Academic journal article Stanford Law & Policy Review

A Federalist Account of the Law of Trade Secrecy

Academic journal article Stanford Law & Policy Review

A Federalist Account of the Law of Trade Secrecy

Article excerpt

In May 2016, President Barack Obama signed the Defend Trade Secrets Act of 2016 (DTSA) into law. (1) Prior to the passage of the DTSA, trade secrets--unlike patents, copyrights, and trademarks--were protected largely by a patchwork of state laws. (2) Observers have described the passage of the DTSA--which, for the first time, creates a private cause of action under federal law for the misappropriation of trade secrets--as the most significant development for intellectual property law since the passage of the Lanham Act, which effectively federalized the law of trademarks in 1946. (3)

Even by the standards of intellectual property, trade secrets are especially vulnerable to theft. They are easily accessible and generally portable--and often, they are carried away in the mind's eye. (4) Their misappropriation is estimated to cost American firms as much as three percent of Gross Domestic Product--a figure that easily exceeds $300 billion. (5) And former FBI Director Louis Freeh once testified that stolen intellectual property resulted in the loss of more than one million American jobs--a substantial percentage of which, presumably, were attributable to the misappropriation of trade secrets. (6)

The DTSA amends an already-existing federal criminal statute--the Economic Espionage Act of 1996 (EEA)--to incorporate a private cause of action for misappropriation. (7) At the same time, the DTSA also expressly provides that already-existing state laws will not be preempted. (8) This decision is significant for two reasons. As a practical matter, it permits owners to retain the protections of the patchwork of state laws that previously served as their sole line of defense. In functional terms, moreover, this dynamic likely creates a novel federal-state system of protection, as well as an untested arrangement that will implicate significant doctrinal questions that pertain to federalism.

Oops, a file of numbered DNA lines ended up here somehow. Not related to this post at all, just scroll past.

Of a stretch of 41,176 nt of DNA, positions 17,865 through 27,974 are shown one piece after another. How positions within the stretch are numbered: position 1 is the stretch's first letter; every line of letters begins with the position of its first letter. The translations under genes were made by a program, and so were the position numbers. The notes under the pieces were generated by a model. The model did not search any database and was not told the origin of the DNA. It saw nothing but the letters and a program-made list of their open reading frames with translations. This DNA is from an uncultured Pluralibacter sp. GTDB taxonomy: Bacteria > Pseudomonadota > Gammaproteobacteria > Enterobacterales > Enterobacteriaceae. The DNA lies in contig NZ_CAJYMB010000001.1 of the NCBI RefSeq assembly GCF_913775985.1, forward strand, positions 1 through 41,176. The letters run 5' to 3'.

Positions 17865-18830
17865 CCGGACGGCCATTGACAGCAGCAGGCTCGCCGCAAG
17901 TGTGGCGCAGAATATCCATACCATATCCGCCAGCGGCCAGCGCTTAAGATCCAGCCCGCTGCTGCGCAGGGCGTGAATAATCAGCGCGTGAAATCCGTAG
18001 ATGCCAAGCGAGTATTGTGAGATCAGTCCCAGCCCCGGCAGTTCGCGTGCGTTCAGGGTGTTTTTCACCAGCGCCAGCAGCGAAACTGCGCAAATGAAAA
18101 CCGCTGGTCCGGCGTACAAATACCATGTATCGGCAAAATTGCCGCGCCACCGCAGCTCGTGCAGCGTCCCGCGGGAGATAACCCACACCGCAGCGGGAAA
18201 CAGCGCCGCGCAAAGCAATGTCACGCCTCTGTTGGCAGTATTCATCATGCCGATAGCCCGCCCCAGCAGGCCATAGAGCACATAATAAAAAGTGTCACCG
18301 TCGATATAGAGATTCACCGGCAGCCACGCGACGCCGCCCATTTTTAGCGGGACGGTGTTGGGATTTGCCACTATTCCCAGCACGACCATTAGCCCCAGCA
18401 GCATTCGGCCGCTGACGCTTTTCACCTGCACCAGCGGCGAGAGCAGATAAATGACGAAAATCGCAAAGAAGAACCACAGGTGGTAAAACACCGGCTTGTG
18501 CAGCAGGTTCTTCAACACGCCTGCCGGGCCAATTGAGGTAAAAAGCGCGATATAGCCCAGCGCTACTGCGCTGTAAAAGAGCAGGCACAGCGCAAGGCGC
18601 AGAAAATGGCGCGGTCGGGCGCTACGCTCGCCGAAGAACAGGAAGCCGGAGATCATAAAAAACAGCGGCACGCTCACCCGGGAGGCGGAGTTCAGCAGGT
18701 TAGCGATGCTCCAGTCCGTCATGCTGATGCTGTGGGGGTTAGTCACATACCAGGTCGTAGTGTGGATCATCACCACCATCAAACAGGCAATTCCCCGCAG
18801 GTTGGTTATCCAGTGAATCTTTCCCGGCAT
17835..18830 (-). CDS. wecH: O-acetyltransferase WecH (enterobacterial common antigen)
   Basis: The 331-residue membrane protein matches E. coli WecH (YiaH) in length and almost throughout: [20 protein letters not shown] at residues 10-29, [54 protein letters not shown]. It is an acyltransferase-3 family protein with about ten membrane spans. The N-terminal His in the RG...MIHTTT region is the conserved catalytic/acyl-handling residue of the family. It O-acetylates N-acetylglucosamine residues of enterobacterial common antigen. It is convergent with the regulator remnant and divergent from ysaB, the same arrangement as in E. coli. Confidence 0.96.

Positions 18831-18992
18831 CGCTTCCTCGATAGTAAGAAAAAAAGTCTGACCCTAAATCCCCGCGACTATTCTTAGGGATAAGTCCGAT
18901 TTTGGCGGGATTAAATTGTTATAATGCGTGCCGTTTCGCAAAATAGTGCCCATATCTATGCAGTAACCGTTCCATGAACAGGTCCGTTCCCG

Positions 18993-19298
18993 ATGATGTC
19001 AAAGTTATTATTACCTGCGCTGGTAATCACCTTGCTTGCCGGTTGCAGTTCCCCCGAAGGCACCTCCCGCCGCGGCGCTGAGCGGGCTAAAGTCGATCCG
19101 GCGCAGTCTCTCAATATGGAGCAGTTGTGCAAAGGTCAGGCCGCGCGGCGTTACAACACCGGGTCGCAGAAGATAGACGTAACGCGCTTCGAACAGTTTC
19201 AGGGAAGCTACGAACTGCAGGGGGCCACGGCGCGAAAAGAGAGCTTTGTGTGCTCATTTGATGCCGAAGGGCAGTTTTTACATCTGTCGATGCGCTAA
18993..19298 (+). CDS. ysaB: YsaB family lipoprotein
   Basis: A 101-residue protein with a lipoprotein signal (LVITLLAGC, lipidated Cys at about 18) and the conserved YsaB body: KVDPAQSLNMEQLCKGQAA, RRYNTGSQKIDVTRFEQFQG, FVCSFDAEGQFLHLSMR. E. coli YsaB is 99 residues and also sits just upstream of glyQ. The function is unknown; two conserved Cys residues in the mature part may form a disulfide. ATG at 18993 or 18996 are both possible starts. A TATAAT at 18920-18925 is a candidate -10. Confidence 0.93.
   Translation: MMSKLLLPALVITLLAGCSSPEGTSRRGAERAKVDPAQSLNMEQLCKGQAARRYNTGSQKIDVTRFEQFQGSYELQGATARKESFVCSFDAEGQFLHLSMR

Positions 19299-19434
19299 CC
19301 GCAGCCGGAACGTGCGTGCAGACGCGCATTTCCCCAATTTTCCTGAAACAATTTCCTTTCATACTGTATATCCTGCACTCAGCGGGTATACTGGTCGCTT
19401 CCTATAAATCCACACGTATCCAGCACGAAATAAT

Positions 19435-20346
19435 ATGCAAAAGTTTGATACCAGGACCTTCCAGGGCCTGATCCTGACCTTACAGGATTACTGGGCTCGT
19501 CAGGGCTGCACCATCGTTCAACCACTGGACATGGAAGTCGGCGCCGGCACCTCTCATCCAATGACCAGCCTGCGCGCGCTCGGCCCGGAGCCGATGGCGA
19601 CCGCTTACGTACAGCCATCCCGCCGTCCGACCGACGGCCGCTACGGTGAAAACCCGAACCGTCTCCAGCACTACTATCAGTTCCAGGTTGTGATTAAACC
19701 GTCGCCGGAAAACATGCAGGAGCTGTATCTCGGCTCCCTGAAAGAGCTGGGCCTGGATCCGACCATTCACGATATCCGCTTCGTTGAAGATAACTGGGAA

This paper asks what the DTSA can tell us about federal and state relations, what we call "Our Federalism" and vice versa. It proceeds in four parts. The first traces the history and the evolution of the law of trade secrecy from its beginnings in the nineteenth century through the development and widespread adoption of the Uniform Trade Secrets Act (UTSA). It also explores the subsequent passage of the EEA, as well as the debates that preceded the enactment of the DTSA. The second part examines the DTSA's jurisdictional element, which ostensibly limits what claims may proceed under federal law. It determines the available evidence--including both principles of statutory construction and albeit limited case law--does not answer how narrowly or broadly the jurisdictional element should be construed.

The third part takes up two values of Our Federalism--uniformity and experimentation--to argue for a narrow reading of the DTSA's jurisdictional element. Although it acknowledges that the DTSA likely will create what amounts to a "floor" for trade-secret protections, the third part argues that the anti-preemption provision will undercut the uniformity in protection and enforcement sought by the statute's proponents. Moreover, the third part takes up the example of so-called "inevitable disclosure" to contend that additional space for innovation at the state level is warranted. The fourth part offers some brief observations on likely trends in the law of trade secrecy.


Scholars treat the law of trade secrecy as the "youngest sibling" among intellectual property's four major disciplines. (9) Unlike protections for patents and copyrights--whose longstanding statutory predicates ensured prominent placement within the American Constitution (10)--the law of trade secrecy, much like the law of trademarks, emerged from a handful of common-law torts during the nineteenth century. (11) The emergence of trade secrets, in particular, followed the Industrial Revolution, which undermined well-established contractual norms. …

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